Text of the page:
. in order to attempt to escape. is the dice-man just a reformulation of the old power in a new. Presentations of the world are no longer representations of an underlying real. A world were. by simulation of death. what matters) than the America you will meet in its parking lot (Baudrillard. in the post-modern world the old truths and reality itself have given way to the hyperreal and simulacra.I have decided to include Baudrillards theory mainly because it deals heavily with the concept of simulations and simulacra. Disneyland just serves to hide the fact that the childishness it portrays is more real (for Baudrillard this would simply mean to have more power of the social creation of what is important. which instead hides the fact that there is nothing underneath the illusion provided by the simulation." (Baudrillard. thus the precession of simulacra (simulations without origin in reality) is the new order of the social world. its real agony. academic just inadvertently staged his own death to be able to rebirth himself with a new glimmer of hope.1999. guise? Have Luke Rhinehart escaped from all his inhibitions by giving up everything to chance. according to Baudrillard. 333)
Indeed. the hyperreal. Every form of power.p.
the king is dead.is helpful for defining the initial doubts and qualms plaguing Rhinehart. it is rather the postmodern dissolving of psychoanalysis claims to priority of the language games of human need.and therefore psychoanalysis. Just as Lyotard refers to Nietzsche’s statement that ”European nihilism” resulted from the truth requirement of science being turned back against itself. as well as the reason for his rebellion against societal norms and psychoanalysis. he instead perceives post-modernism as the recognition that discourses are always at war with each other. so does Rhinehart turn the focus on the human ego in Freudian psychoanalysis back on itself . (Lyotard. and can not claim supervision of the language games of human need and impulse.resulting in the nihilistic disintegration of the ego exemplified by the Dice Man.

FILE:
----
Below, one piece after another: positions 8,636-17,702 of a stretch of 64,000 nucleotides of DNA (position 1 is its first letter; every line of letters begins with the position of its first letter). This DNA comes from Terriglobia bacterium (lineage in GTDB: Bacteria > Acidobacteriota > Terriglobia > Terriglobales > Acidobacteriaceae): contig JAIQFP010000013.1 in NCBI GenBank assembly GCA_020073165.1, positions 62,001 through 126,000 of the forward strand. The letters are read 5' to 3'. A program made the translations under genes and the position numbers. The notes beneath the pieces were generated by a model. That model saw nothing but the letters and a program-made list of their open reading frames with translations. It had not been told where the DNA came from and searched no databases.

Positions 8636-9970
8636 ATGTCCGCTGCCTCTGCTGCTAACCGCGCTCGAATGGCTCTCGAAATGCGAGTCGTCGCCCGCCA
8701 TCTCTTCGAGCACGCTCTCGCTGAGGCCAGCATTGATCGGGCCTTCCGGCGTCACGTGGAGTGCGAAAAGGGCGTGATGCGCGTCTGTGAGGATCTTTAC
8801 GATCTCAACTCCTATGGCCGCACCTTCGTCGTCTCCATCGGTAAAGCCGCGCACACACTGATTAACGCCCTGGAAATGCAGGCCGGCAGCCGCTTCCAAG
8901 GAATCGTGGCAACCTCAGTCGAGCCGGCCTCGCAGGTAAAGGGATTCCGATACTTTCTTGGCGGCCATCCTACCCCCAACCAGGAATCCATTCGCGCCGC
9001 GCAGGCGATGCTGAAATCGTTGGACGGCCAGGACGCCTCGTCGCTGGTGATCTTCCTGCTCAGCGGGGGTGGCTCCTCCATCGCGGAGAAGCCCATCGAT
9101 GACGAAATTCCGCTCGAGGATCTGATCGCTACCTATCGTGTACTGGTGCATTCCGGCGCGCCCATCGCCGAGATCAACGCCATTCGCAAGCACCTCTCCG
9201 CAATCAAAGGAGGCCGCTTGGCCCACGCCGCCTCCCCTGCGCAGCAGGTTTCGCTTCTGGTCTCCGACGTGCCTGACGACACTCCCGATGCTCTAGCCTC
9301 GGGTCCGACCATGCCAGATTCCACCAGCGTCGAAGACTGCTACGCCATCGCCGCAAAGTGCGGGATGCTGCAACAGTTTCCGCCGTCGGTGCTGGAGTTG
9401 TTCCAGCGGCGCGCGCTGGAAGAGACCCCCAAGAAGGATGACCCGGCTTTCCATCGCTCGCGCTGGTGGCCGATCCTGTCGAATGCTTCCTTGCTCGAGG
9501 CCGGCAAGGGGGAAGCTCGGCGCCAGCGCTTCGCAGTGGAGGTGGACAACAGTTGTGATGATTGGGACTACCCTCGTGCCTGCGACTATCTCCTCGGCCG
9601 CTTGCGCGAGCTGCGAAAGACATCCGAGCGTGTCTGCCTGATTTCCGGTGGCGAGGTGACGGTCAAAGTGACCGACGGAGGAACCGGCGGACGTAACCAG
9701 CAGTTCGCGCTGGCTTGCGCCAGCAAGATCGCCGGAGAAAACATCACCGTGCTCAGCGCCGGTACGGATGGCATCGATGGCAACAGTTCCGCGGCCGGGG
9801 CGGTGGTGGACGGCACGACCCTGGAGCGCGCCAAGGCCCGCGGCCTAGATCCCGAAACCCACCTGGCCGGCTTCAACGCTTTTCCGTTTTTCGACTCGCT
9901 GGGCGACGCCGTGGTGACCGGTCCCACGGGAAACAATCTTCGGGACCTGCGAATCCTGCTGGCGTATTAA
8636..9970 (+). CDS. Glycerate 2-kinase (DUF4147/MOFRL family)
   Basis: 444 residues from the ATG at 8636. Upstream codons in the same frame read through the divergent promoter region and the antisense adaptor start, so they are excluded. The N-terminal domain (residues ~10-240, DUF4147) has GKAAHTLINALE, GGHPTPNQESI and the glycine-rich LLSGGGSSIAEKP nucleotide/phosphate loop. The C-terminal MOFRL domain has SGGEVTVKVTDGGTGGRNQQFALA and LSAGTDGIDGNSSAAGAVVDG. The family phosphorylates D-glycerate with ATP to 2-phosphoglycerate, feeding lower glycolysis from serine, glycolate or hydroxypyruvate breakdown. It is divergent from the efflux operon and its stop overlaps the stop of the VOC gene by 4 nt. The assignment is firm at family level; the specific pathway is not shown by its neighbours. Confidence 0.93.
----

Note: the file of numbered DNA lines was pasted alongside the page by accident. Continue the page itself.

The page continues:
Featherstone has worked on many different aspects of post-modernism. This becomes important when we try to put ”the Dice Man” into context with the analytical positions between feminism and postmodernity. is just a language game among others. Thus Rhineharts attempts at dissolving his own ego is not a revolt against psychoanalysis.). trying to claim the right to define the
. What makes Featherstone interesting is that instead of seeing post-modernism as something akin to a grand narrative like the grand narratives of the past that it supposedly killed off (funny that. but the ones that I will make use of in this work is his theories on cultural exploitation/globalisation and discourses.The other perspectives on post-modernism that I will make use of in my formulation of a post-modern method for interpreting the text is Lyotard and Featherstone. Lyotards definition of the post-modern condition – ie the loss of the grand narratives hold over culture and truth . 321). all hail the king….
Lyotard puts the decline of the narrative as an effect of the evolution of technologies and the liberal individualisation after decline of Keynesianism and the finishing of reconstruction in Europe after WW II. Lyotard points out that science . 1998 p.
The erosion of ego through dice living originates within the steady erosion of knowledge within psychoanalysis itself if we are to follow this thread.
her sexuality and her whole being. to find a theoretical base for the gender-based discourse analysis. I will specify more clearly the reasoning behind chosing each single theory as I discuss it below. male researcher. as a young. Her analysis is straightforward and easily adaptable to the method of discourse analysis. is recognizing that these conflicting discourses exist. It gives me. by formulating a feminine auto-eroticism that always touches itself and always is avoided/un-understable/missing from the phallocentric view. etc. is written by a man 15
. and draws on.
For feminist theories I have used articles by Butler (1999). Chodorow (1999) and Irigaray (1999).
My reason for choosing Chodorow as a basis for part of my analysis is in her focusing on Mothering and its social reproduction. This is highly useful in this work becauses it allows us to look at the discourses on sex. Post-modernism for Featherstone. ethnicity.) but rather by conflicting discourses on how society is formed and should be perceived. but of course the same goes for discussing problems within a dialectical or functionalist discourse of sociology. class and power in general without subverting them to the iron-rule of another discourse. Freudian psycho-analysis in their formulations of feminist theory. the origin of women´s roles in family and society and the way gender relations reproduce themselves.